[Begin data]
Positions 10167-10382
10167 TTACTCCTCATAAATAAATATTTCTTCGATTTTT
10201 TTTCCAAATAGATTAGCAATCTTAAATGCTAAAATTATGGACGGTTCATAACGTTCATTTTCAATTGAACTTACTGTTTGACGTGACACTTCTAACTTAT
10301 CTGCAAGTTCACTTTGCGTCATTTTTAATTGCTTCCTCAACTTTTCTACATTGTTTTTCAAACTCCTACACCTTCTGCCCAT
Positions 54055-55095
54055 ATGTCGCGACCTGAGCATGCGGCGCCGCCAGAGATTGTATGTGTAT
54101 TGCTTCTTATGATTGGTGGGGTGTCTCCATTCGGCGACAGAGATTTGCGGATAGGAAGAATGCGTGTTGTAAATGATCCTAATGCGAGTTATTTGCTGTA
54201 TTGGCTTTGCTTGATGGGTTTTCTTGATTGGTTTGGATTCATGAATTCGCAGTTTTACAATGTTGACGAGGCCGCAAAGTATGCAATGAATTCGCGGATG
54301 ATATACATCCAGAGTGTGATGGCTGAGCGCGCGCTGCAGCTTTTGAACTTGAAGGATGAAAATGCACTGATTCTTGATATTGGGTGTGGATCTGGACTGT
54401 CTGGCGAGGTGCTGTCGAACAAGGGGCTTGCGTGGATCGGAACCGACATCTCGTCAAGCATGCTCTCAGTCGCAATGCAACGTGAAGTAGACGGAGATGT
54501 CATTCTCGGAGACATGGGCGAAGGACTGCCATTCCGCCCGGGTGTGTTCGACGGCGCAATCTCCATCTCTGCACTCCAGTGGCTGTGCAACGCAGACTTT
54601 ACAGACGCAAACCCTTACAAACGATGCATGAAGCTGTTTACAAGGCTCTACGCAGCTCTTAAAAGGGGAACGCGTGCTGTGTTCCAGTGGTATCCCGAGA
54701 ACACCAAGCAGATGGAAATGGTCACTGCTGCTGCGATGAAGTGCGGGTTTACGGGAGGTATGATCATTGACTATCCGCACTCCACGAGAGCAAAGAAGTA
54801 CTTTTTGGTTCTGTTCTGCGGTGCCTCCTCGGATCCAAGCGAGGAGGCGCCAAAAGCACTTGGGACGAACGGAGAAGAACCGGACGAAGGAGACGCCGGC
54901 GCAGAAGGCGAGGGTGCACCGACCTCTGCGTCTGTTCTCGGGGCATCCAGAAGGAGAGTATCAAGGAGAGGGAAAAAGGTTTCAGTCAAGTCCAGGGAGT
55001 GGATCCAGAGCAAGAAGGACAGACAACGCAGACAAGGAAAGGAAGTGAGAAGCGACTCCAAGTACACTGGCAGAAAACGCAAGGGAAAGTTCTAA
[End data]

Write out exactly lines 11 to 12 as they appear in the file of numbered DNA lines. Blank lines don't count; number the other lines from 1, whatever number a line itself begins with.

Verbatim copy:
54501 CATTCTCGGAGACATGGGCGAAGGACTGCCATTCCGCCCGGGTGTGTTCGACGGCGCAATCTCCATCTCTGCACTCCAGTGGCTGTGCAACGCAGACTTT
54601 ACAGACGCAAACCCTTACAAACGATGCATGAAGCTGTTTACAAGGCTCTACGCAGCTCTTAAAAGGGGAACGCGTGCTGTGTTCCAGTGGTATCCCGAGA